Information is carried along the neural circuits by chemicals known as neurotransmitters or neurohormones. These chemicals are responsible for our different moods and behavior patterns.
a. Dopamine – the “Pleasure” hormone:
This chemical molecule forms part of our reward system. It is secreted in the limbic system (emotional brain or 2nd brain). Whenever we do something rewarding, dopamine increases, creating the desire to repeat the rewarding task.
The dopamine pleasure circuit is one of the toughest to break, as the main focus is to seek pleasure such as is derived from smoking, drinking, gambling and other indulgences. Furthermore, people with low dopamine activity may be more prone to addictions.
If this dopamine is not expended by engaging in any indulgences, it is free to be channeled to the Prefrontal Cortex (4th brain), where it is used to increase focus, concentration and motivation for long term novel and challenging task – all of which are essential for creativity.
b. Serotonin – the “Zen-master” of our brain:
As the chief mood modulator of our brain, serotonin levels play a very important role in the creative process. Low levels of serotonin are seen in depressed people while high levels of serotonin keeps one positive and invigorated.
In addition to inducing a general level of well-being, serotonin also plays a very important role in halting the stress circuits in our brain, thus enabling one to stay calm and relaxed even in a trying situation.
c. Oxytocin – the “Trusting” hormone:
Another hormone that reduces levels of stress in our body is the nurturing hormone called Oxytocin. An emotionally secure person can move closer to a life enriched with creativity.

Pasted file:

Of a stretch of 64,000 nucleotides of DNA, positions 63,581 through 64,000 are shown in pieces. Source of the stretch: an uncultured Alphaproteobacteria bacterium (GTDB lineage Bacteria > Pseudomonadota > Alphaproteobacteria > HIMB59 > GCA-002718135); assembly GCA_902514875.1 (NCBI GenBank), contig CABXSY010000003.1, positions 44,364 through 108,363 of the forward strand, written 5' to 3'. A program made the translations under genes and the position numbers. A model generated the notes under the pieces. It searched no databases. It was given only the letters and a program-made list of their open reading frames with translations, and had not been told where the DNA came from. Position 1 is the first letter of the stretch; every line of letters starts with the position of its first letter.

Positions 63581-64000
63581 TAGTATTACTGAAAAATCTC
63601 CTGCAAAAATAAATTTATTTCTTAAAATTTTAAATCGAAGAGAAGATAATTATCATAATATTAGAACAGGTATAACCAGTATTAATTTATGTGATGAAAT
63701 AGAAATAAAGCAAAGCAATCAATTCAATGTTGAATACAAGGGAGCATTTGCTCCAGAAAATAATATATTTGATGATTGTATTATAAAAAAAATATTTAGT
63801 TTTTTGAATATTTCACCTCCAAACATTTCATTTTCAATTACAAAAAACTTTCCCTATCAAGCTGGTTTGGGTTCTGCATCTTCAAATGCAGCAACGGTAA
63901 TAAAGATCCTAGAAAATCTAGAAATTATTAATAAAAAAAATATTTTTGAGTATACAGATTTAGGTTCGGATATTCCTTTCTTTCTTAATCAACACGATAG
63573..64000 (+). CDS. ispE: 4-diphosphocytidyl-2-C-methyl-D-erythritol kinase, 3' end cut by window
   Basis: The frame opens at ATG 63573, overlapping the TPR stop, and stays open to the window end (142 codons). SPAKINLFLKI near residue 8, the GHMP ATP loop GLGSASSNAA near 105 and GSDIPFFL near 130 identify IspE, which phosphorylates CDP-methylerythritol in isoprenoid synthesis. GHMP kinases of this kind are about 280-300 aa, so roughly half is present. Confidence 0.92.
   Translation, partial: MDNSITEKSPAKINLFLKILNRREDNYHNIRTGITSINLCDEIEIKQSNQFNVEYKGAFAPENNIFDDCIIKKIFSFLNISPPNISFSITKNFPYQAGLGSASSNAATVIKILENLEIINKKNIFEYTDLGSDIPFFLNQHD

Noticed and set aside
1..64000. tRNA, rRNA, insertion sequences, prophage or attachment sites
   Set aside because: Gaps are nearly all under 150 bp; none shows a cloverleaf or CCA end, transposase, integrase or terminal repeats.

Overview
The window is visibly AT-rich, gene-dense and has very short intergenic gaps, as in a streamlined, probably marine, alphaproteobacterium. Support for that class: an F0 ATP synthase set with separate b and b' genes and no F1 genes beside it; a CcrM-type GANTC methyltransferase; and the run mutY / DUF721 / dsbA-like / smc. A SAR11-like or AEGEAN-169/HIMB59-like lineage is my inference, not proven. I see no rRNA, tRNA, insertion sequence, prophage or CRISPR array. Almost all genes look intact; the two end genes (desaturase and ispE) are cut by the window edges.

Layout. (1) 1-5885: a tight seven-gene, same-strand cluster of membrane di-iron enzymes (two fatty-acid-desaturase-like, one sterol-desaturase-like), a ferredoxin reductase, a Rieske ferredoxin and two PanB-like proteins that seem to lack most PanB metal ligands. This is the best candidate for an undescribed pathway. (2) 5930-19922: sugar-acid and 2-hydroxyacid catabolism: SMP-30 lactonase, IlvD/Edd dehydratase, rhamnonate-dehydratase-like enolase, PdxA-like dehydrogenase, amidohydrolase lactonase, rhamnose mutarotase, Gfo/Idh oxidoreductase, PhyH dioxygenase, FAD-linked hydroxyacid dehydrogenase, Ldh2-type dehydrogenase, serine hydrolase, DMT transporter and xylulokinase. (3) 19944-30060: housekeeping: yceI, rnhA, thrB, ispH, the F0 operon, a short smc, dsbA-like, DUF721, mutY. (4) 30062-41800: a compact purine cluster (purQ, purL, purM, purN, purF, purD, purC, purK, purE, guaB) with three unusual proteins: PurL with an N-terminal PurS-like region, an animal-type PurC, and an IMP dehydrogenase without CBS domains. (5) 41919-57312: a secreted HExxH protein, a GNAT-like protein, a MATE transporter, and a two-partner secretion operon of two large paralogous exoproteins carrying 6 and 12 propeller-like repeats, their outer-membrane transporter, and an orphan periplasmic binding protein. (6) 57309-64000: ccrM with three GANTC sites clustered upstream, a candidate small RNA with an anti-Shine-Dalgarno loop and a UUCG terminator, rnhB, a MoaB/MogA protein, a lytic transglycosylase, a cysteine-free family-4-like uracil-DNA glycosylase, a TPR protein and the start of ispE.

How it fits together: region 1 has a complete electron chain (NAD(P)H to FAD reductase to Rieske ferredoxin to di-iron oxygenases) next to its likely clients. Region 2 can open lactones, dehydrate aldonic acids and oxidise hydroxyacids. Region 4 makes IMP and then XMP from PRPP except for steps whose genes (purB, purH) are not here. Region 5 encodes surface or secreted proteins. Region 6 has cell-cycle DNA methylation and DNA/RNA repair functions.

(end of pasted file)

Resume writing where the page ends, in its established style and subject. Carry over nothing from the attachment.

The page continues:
d. Cortisol – the “Stress” Hormone.
While the above three chemicals aid in the creative process, this is one chemical that hinders it. This hormone is produced, in large quantities, when our body is in the fight or flight response. Constant high levels of Cortisol in our blood stream cloud our cognitive process, making any creative thinking almost impossible. Oxytocin reduces secretion of the stress hormone Cortisol thus keeping us happy, healthy and relaxed.
To boost the creative process, we need to perform activities that raise the levels of Dopamine, Serotonin and Oxytocin and decrease the levels of stress hormones.
Neural and Neurochemical changes at Musetude Workshops:
Below is a table that describes the chemical composition and brain activity of our students while performing tasks at the Musetude workshops:
These are just a few of the most relevant neurotransmitters from the vast sea of chemicals in our brain that play an important role in the creative process.
“Music effects a steep rise in the levels of serotonin, which has positive influences on brain cells controlling mood, memory power and learning, temperature regulatory mechanism of the body, sleep and memory functions.” – buzzle.com